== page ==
Master of the Between
One of the key skills of being an expat is mastering the concept of Between.
Despite my time here, my language skills, my friends and job; I am still an Auslander (foreigner) here. However I have spent so much time here that I don’t think I could go back happily to a single culture world. I am constantly (literally within sentences some days) switching between languages. I wander between living under my own inherited culture and the culture of the locals; and usually end up in the weird mix of both that I have come to associate with expats around here. Being in one world or the other fully doesn’t seem to complete me, I need both. So I live Between them.
I’m not sure even long term travelers live in this state of between. At least none that I know of do. The eternal nomad doesn’t want to return home, but doesn’t normally root down as much as I do as an expat. The backpacker has a deadline and plans to return home for some reason, even if they leave again later. The closest I have seen is the exchange student. They live in our between for a year and then leave. In some ways they are like the backpacker just with a much longer deadline. By making a decision to stay in a place for an indefinite time you make a mental shift. I don’t have a deadline, and while I can’t read the future, I expect I’ll be here a while. This means I have roots here. So I end up with one foot here and one foot in the wider world.
“My home is paradise on earth, I root for them in the World Cup, they are great and wonderful, and I have no interest in moving back.”
This is a phrase a Kiwi friend of mine said to me at one point. We talk about being expats a fair amount. The idea that our home is great in theory, but the actual practice of going back to live permanently wouldn’t be that entertaining. There is then no paradox in her mind when she talks about New Zealand being the absolute greatest place in the world with the best people and the fluffiest sheep and then follows with the phrase “I could never live there again.” Both of these ideas are fully formed and fit together in a way that others seem to see as paradoxical, even though for us they aren’t.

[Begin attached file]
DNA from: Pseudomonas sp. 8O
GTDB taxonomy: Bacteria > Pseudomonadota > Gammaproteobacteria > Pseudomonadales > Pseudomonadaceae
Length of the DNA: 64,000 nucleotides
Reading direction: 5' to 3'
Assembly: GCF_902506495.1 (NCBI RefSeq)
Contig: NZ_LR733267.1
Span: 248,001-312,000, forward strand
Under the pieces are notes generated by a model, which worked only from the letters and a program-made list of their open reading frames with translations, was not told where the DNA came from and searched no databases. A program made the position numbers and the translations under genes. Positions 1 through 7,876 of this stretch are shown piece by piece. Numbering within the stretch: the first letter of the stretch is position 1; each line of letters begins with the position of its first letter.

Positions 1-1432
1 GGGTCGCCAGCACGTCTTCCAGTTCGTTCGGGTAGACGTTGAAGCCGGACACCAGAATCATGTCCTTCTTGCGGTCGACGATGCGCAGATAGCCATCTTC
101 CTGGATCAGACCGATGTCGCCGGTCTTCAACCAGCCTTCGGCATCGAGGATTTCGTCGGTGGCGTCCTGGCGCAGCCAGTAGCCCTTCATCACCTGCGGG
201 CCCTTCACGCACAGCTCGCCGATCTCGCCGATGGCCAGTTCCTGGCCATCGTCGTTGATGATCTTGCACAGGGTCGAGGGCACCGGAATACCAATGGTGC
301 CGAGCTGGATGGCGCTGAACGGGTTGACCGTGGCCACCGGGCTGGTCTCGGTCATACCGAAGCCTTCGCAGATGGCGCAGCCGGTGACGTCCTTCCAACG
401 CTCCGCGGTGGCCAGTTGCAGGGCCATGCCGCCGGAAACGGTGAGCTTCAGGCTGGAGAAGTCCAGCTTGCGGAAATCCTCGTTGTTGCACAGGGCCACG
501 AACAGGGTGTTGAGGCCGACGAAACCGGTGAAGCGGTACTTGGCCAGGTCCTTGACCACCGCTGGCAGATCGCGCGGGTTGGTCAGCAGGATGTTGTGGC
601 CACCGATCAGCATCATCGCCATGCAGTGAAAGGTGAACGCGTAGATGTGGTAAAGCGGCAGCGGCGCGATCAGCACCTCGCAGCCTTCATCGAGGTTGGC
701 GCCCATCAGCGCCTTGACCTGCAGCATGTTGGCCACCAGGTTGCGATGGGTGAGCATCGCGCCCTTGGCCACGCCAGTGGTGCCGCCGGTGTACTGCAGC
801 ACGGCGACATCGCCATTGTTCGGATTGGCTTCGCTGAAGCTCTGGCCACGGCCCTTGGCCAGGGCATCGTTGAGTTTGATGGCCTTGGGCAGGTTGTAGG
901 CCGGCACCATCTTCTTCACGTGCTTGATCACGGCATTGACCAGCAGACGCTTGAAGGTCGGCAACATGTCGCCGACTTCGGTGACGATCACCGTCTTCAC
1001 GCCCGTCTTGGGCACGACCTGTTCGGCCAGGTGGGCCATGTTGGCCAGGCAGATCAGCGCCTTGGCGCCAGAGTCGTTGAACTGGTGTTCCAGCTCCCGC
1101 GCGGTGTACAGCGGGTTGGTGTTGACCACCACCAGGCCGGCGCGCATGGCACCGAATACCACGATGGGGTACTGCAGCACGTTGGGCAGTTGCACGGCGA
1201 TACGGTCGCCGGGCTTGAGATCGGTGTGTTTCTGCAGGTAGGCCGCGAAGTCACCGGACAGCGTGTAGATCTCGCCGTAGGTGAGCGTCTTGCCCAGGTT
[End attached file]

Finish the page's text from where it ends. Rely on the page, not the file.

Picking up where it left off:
I guess we could try to integrate so fully as to forget our home country and ‘go native’. I’m sure this works for people and I have met some like that here too. I however would feel in doing so almost the same as if I went back to the US. Both my current home and my previous home are a big part of who I want to be. I am proud to be a german speaking traveling American. So I am unwilling to give up my culture and still revel in the local one. This is a balancing act and one that can be stressful, but also rewarding.
“I didn’t feel like I belonged at home. I don’t really feel like I belong here either, but I’m not supposed to, so it is ok.”
There are benefits to being an integrated foreigner. You can sometimes get around social rules with a few english phrases. They realize, “oh not a german, can’t expect them to understand X silly rule.” Oh, I understand the rules better than I’m letting on, but they are silly so if you let me off the hook when I say something in my native tongue, awesome. This of course doesn’t extend to legal things.